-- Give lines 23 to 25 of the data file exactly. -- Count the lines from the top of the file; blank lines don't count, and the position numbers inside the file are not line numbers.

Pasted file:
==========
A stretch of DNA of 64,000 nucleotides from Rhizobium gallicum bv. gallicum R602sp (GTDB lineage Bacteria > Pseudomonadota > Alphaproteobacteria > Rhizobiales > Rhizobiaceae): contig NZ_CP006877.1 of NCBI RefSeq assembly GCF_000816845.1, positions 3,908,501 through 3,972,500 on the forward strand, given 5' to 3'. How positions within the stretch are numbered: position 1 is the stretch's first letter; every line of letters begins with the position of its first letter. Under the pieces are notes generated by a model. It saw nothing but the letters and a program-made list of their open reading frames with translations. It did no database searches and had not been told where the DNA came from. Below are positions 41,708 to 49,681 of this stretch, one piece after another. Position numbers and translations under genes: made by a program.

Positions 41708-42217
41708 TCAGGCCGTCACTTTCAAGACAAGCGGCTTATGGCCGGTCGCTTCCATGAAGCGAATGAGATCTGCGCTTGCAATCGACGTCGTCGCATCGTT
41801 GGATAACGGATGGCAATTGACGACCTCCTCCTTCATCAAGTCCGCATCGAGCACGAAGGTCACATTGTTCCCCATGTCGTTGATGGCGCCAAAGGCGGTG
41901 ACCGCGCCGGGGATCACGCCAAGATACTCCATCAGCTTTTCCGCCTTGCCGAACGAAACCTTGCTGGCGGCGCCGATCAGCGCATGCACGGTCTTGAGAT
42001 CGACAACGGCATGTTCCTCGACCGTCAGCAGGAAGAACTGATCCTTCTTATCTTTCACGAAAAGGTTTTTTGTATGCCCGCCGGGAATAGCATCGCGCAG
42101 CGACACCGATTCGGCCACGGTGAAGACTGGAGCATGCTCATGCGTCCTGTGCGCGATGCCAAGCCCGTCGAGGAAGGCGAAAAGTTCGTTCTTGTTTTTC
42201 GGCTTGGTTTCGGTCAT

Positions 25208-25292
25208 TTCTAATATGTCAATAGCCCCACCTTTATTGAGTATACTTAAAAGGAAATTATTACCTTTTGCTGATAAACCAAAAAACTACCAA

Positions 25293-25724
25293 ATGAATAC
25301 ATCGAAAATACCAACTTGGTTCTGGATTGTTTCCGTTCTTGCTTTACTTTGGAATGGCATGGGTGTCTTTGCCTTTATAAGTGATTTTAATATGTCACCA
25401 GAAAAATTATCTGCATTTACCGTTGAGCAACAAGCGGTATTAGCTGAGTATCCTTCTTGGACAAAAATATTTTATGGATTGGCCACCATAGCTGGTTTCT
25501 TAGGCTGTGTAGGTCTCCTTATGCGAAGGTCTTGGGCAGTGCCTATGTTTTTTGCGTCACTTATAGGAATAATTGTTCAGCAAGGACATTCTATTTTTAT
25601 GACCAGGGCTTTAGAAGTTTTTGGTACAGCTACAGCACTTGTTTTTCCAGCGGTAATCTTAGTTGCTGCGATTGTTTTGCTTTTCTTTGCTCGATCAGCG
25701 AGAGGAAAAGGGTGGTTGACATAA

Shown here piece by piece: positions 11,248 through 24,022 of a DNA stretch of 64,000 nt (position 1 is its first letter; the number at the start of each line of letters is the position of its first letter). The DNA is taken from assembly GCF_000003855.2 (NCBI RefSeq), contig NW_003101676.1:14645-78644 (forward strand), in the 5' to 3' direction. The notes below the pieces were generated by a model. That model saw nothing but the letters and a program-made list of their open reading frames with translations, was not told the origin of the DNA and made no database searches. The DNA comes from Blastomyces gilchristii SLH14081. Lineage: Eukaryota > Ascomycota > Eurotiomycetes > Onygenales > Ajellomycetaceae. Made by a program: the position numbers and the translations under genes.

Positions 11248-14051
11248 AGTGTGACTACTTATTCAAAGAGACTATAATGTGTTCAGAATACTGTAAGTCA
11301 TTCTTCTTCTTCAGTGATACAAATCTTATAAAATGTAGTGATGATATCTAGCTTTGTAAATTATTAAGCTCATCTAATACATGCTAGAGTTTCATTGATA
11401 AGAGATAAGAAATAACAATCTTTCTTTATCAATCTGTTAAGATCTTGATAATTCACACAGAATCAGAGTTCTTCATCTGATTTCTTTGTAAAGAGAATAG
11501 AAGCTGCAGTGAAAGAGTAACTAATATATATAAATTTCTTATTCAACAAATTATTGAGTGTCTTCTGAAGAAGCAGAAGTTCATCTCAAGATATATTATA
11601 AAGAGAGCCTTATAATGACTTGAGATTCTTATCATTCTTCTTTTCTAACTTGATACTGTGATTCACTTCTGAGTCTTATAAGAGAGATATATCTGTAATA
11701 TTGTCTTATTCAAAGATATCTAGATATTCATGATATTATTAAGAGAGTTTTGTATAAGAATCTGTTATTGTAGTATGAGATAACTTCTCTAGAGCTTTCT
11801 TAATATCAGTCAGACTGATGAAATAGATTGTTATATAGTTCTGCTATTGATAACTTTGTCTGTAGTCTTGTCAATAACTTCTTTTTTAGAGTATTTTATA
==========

11501 AAGCTGCAGTGAAAGAGTAACTAATATATATAAATTTCTTATTCAACAAATTATTGAGTGTCTTCTGAAGAAGCAGAAGTTCATCTCAAGATATATTATA
11601 AAGAGAGCCTTATAATGACTTGAGATTCTTATCATTCTTCTTTTCTAACTTGATACTGTGATTCACTTCTGAGTCTTATAAGAGAGATATATCTGTAATA
11701 TTGTCTTATTCAAAGATATCTAGATATTCATGATATTATTAAGAGAGTTTTGTATAAGAATCTGTTATTGTAGTATGAGATAACTTCTCTAGAGCTTTCT